4DThinker wrote:I do frequent rotary jobs for my students. For whatever bit I'm using I set the feed rate to 4000. That gets the A axis turning reasonably fast, but Y and Z moves are still limited by the hardware settings. No need to calculate a speed for every unique job. I use the feed speed slider to tweak the speed based on the current cut. Sometimes an initial plunge needs to be slowed down but all following movement can run full speed. Full bitwidth pass VS stepover pass.

4D
Tried this and it seems to doing a good for now. Will use it wile I look for other ways to get the job done.
Thank you

JMD
Vectric Craftsman
Posts: 196
Joined: Sun Apr 03, 2011 3:07 pm
Model of CNC Machine: Probotix GX2525 with rotary
Location: Erie, PA

### Re: Rotating degrees/min

TReischl wrote:Hmmm, interesting. Not sure what the shark is using or the probotix for control software? I run Mach 3 and the feedrate is set by the control for the linear axis and the rotary. I recall having to set a couple things in the config page but after that I have not had to concern myself with how fast the rotary is turning.

It would seem to me that it would be problematic to have to calculate degrees/min based on the current diameter because in a rotary job there can be a lot of diameters and even diameters that are constantly changing. Think "oval" handle shapes.
Probotix uses LinuxCNC. I also think that having to calculate degrees/min is a little too much. Just getting started with rotary on the CNC. Have a lot of thing to learn yet.
Thank you for the help.

JMD
Vectric Craftsman
Posts: 196
Joined: Sun Apr 03, 2011 3:07 pm
Model of CNC Machine: Probotix GX2525 with rotary
Location: Erie, PA

### Re: Rotating degrees/min

Greolt wrote:Does the Probotix control support G93 code?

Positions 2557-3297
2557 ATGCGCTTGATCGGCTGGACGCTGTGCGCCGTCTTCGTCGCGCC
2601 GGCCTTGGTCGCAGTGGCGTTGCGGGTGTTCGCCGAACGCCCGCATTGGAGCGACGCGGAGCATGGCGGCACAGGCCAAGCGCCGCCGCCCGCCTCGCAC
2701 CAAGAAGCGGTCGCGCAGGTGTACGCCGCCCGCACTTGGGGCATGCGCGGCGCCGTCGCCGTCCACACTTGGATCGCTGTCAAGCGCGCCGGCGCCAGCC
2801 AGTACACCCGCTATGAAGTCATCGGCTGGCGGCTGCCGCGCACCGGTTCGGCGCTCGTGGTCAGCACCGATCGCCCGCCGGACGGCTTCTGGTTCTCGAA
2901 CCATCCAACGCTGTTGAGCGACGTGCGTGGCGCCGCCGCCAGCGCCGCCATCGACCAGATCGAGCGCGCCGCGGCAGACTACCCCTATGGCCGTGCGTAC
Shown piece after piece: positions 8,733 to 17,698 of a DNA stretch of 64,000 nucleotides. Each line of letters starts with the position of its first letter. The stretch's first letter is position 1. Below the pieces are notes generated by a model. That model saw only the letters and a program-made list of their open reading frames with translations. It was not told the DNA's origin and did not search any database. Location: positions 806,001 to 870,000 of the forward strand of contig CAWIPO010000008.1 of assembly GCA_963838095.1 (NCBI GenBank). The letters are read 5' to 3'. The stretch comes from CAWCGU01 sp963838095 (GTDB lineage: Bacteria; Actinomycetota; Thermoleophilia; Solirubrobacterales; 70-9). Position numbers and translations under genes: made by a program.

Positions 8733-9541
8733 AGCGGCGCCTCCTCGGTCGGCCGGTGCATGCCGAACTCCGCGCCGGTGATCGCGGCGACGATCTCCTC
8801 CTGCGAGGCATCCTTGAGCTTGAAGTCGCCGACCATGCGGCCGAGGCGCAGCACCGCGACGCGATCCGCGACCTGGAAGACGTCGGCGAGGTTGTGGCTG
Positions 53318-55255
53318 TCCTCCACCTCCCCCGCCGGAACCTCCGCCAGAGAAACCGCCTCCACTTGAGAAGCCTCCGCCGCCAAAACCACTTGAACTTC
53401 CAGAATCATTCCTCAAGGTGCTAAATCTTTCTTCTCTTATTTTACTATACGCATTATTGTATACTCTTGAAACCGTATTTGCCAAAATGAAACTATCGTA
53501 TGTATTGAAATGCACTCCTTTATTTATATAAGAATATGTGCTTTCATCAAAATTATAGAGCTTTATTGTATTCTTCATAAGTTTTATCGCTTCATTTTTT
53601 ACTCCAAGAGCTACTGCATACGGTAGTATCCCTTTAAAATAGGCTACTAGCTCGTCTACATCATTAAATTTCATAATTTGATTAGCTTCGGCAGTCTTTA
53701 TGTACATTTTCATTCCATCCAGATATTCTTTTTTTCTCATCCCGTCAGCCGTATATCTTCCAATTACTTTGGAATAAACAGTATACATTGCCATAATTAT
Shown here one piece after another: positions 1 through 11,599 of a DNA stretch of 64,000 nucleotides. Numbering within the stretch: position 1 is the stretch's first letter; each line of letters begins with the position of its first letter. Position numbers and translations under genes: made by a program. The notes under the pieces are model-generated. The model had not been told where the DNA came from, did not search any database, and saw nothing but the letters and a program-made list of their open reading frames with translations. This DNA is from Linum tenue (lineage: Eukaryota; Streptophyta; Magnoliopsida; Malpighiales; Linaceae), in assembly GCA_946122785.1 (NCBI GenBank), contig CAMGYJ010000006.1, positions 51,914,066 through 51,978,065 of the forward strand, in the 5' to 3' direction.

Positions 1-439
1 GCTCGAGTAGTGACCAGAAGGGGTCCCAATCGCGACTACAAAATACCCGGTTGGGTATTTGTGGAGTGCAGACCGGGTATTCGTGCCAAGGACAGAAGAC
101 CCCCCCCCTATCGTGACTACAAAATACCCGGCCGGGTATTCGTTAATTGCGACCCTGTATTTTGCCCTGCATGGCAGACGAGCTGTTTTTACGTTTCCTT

A lot of controllers have inbuilt methods to compensate rotary axis feedrate. Mach3 does.

Almost all controllers will support G93 code.

Vectic software will output G93. Not sure all versions do.
Do not know enough about G-Code yet to know this. I am still learning and will check into it.
Thank you for all the help.
And a BIG thank you to all the people on the forum. I can always count on you for help.

IslaWW
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Posts: 1291
Joined: Wed Nov 21, 2007 11:42 pm
Model of CNC Machine: The Ultimate Woodworking Machine
Location: Marquette, MI, USA

### Re: Rotating degrees/min

JMD...
Each controller can provide a slightly different way to set or "combine" rotary axis speeds. Like Greolt says, G93 would be a good way to get predictable feedrates to your tools. As irritating as an extremely slow speed can be, imagine one that is too fast and you break bits in a second or two.

There is no advantage to not knowing what your rotary feedrates are and having the ability to change them to suit a particular job. That said, many that don't understand the principle or know how to do it may often say its not important. I disagree. It is the same principle as being able to set your X axis feedrate and spinning a wheel to select some random Y feedrate.
Gary Campbell
CNC Technology & Training
The Ultimate Woodworking Machine
GCnC411 (at) gmail.com